The regional endemics were major targets on this trip, and we saw all we looked for, including Baudin’s Black Cockatoo, Carnaby’s Black Cockatoo, Western Corella, Red-capped Parrot, Western Rosella, Red-eared Firetail, White-breasted Robin, Western Wattlebird, Red-winged Fairywren, Western Whistler, Western Spinebill, Gilbert’s Honeyeater, etc. Several near-endemics to southwestern Australia were also found, such as Blue-breasted Fairywren, Western Yellow Robin, Spotted Scrubwren (a recent split from White-browed Scrubwren), and Rufous Treecreeper, along with a few potential future splits, such as the western subspecies of Crested Shriketit, Varied Sittella, and Scarlet Robin.
Plenty of other great Australian endemics and target birds were found, with some of the highlights being nesting Square-tailed Kite and Little Eagle, a Tawny Frogmouth family, several Emus, Rock Parrot, Elegant Parrot, Spotless Crake, Fairy Tern, Red-capped Robin, Splendid Fairywren, and Hooded Dotterel. An unexpected bonus was Eurasian Hobby, a rare vagrant to Australia and the first raptor we saw on the tour!
We also enjoyed an interesting range of mammals and reptiles (such as Numbat, Honey Possum, Western Gray Kangaroo, Southern Brown Bandicoot, and Dugite). Full species lists for all birds and other animals identified are provided at the end of this report.
Day 1, 8th December 2019. Arrival in Perth and city birding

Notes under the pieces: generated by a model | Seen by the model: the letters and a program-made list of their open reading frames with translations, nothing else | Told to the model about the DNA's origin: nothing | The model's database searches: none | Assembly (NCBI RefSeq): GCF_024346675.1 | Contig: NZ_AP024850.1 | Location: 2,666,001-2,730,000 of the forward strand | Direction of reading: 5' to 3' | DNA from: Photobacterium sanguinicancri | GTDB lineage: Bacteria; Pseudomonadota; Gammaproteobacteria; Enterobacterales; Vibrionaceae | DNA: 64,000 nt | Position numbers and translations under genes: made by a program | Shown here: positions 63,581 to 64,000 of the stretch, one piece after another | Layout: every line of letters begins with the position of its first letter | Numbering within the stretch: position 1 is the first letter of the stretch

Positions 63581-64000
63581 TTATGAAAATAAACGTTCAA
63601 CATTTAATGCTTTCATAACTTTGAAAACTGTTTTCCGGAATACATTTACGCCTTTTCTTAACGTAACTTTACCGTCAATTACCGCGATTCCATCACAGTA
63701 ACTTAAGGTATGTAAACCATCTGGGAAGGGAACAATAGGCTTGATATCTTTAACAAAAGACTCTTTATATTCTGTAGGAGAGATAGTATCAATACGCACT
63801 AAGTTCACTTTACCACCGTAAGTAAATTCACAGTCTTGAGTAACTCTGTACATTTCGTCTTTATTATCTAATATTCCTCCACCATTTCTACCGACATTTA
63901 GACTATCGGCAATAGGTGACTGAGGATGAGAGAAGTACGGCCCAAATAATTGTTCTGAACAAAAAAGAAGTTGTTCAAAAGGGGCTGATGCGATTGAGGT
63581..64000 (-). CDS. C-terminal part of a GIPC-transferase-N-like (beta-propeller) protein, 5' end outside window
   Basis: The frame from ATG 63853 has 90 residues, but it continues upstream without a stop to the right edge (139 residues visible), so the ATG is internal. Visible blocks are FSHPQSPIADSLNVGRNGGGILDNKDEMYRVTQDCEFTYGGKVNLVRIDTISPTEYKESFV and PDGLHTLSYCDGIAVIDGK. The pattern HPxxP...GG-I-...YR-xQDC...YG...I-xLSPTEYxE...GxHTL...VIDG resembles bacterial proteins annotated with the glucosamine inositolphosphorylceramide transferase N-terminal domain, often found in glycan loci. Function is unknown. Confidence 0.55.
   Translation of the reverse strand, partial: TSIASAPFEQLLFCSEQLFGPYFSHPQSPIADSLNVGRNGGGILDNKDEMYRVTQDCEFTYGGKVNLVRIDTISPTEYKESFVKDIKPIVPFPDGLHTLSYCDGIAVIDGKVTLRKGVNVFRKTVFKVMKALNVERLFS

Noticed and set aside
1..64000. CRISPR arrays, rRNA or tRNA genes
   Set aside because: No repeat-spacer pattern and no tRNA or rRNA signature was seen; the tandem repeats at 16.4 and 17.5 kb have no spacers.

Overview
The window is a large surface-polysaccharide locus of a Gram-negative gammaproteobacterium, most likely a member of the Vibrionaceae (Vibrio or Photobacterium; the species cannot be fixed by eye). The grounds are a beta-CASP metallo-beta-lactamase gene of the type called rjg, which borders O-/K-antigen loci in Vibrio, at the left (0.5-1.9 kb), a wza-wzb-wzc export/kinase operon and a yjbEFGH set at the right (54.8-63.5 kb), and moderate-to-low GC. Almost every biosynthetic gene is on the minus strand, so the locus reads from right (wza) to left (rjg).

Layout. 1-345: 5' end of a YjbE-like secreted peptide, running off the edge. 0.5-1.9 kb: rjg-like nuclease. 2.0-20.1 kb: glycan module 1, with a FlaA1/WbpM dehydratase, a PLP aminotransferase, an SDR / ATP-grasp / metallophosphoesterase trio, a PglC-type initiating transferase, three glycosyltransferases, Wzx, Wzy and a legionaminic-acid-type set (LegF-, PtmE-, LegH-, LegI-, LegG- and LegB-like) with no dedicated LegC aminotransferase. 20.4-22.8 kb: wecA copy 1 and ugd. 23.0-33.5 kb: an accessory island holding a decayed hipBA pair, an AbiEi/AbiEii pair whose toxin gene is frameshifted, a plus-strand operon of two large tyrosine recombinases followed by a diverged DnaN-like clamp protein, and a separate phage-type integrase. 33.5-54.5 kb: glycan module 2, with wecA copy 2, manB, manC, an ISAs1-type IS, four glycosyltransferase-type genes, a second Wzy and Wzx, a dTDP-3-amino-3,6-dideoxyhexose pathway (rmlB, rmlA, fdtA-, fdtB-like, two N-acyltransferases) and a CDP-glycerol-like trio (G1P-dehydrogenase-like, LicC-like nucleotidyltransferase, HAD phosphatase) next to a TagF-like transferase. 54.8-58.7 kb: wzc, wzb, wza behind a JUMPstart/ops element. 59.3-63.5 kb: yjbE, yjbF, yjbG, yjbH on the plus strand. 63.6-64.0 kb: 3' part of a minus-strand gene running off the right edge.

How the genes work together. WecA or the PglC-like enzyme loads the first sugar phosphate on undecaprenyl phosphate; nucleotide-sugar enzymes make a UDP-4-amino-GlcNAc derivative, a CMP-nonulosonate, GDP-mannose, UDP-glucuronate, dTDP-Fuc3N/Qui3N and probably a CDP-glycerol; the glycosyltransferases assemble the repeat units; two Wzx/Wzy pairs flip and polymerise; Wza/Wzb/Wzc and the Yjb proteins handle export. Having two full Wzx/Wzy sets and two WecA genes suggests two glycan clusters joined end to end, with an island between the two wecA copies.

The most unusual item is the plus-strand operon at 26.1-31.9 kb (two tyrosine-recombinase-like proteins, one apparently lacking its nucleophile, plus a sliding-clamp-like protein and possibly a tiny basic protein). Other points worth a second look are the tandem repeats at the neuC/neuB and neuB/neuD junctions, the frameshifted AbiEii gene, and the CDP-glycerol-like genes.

Arrival in Perth, Western Australia. We had an afternoon birding session at a lake in the southern city suburbs not far from our accommodation, and the first raptor we saw of the entire trip was a vagrant Eurasian Hobby! This species was first recorded on mainland Australia in 2016 and was possibly even the same bird that has been returning to the area each winter. It is incredibly elusive at times, and seeing it was a nice piece of luck to start our tour! More typical, but no less exciting birds included Blue-billed Duck, Musk Duck, Hoary-headed Grebe, Australasian Shoveler, Little Corella, Rainbow Lorikeet, Swamp Harrier, Whistling Kite, Grey Butcherbird, and Splendid Fairywren.
Day 2, 9th December 2019. Perth to Narrogin
We spent the morning birding at a lake and wetland in Perth, not far from the CBD. Numerous birds were encountered, including many seen the previous afternoon but also plenty of new ones and improved looks of others. Some of the highlights seen included Spotless Crake, Buff-banded Rail, Australasian Darter, Pink-eared Duck, Great Crested and Australasian Grebes, Brown Goshawk, Nankeen Night Heron, Purple-backed Fairywren, Western Gerygone, and Black-faced Cuckooshrike, to name a few.
We had some excellent looks at the secretive Spotless Crake right out in the open.
After checking out of our hotel in Perth we drove for a couple of hours to the rural town of Narrogin, arriving for a late lunch and check-in to our delightful B&B. We were slightly delayed by a flock of Carnaby’s Black Cockatoos along the way – a welcome distraction!